White House Warns of Pot-Depression Link
Self-Medicating With Marijuana Could Make Depression Worse in Teens, Report Shows
May 9, 2008 -- White House officials issued a report Friday citing growing evidence of a connection between marijuana use and depression in teens.
The White House reports that 25% of adolescents who have been depressed at some point in the past year have used marijuana, compared with 12% of non-depressed teens. Researchers have long known that drug and alcohol use tend to go hand-in-hand with mental illnesses. Part of the reason is that people with depression and other illnesses often "self-medicate" to ease their symptoms.
But officials are also pointing to evidence that marijuana could actually make depression symptoms worse in teens. The report points to several studies concluding that teens already showing signs of depression are more likely to have severe depression, psychosis, or suicidal thoughts if they use marijuana.
"Marijuana is not safe and it's not a solution for depression," John P. Walters, director of the White House Office of Drug Control Policy, told reporters.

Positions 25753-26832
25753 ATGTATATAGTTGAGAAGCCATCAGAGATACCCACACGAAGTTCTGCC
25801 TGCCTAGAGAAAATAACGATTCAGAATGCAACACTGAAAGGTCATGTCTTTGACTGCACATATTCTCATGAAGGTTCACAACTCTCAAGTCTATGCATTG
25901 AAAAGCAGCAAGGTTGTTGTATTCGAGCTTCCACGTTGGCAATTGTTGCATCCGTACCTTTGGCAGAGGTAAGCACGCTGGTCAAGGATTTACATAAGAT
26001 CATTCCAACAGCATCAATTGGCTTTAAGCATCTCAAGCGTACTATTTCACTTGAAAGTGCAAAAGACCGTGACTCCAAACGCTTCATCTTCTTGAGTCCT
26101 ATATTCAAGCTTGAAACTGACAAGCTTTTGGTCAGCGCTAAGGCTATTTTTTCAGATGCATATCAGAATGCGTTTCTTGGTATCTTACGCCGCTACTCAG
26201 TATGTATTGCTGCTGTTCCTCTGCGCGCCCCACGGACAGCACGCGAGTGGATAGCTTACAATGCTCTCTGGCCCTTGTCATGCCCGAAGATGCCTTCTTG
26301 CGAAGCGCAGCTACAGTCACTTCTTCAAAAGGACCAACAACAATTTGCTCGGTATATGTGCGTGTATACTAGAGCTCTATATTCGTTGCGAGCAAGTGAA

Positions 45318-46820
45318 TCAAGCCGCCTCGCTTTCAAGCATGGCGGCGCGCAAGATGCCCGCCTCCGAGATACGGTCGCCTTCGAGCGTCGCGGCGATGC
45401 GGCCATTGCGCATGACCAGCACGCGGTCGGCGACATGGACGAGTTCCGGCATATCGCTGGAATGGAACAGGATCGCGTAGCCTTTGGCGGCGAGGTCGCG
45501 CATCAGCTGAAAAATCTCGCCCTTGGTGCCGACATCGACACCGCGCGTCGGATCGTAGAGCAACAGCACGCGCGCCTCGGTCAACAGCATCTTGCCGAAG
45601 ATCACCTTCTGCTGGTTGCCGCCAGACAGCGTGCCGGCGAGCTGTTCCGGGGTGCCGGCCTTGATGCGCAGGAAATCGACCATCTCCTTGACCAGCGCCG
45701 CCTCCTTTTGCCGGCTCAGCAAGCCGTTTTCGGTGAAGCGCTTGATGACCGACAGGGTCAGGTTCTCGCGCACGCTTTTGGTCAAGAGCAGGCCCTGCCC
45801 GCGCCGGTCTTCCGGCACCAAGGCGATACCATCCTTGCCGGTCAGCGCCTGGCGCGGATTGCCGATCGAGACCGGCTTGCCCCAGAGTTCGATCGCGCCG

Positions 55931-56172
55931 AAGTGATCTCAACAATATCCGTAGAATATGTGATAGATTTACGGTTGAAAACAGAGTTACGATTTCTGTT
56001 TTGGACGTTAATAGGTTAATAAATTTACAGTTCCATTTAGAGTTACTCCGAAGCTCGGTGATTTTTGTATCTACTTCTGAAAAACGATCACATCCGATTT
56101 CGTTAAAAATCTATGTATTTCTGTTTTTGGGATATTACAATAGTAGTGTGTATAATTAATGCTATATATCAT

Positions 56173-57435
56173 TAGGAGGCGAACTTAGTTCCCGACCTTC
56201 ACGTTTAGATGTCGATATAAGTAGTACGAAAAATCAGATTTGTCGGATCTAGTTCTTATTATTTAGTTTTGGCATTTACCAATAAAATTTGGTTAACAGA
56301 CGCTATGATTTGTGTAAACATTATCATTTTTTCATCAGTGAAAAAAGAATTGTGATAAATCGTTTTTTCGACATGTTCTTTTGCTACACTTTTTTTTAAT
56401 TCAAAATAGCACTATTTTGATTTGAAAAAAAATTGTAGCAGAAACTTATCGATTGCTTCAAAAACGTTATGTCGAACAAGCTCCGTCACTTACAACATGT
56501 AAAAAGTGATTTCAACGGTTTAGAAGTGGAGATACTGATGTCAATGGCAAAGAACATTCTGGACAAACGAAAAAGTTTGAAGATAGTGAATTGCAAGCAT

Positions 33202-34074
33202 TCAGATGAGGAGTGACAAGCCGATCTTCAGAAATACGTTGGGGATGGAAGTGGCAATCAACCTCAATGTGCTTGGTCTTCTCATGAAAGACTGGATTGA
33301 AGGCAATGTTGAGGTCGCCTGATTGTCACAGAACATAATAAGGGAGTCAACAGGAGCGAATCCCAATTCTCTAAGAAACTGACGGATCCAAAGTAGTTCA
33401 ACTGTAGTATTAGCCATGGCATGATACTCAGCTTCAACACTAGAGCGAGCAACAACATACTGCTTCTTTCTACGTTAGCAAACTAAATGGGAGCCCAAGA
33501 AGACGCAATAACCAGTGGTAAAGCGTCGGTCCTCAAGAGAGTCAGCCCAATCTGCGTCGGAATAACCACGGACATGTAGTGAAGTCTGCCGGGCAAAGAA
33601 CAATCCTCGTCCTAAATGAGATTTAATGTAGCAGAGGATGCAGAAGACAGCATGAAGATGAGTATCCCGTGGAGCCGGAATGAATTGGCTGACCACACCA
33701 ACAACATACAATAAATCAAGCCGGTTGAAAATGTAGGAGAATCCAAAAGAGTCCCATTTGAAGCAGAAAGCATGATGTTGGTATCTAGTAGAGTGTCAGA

Drug officials say they've had a hard time convincing parents, many of whom smoked marijuana as a sort of rite of passage in the 1960s and 1970s, that the drug is more potent and more dangerous for young people than it once was.
"Everywhere else we have consensus," Walters said, referring to other illegal drugs. "Marijuana is one where we kind of don't have consensus," he said.
"It's gone from a very mild drug (a few decades ago) to a very serious medication for the same amount of smoking," said Larry Greenhill, MD, who is president-elect of the American Academy of Child and Adolescent Psychiatry.
The brain has built-in receptors, known as cannabinoid receptors, which respond to marijuana's active ingredients. Nora Volkow, MD, who heads the National Institute on Drug Abuse, said researchers have increasing evidence that those same receptors also regulate the brain's stress response.
Heavy marijuana use could make the cannabinoid receptors less responsive over time, making the brain less equipped to handle stress and more vulnerable to depression, Volkow says.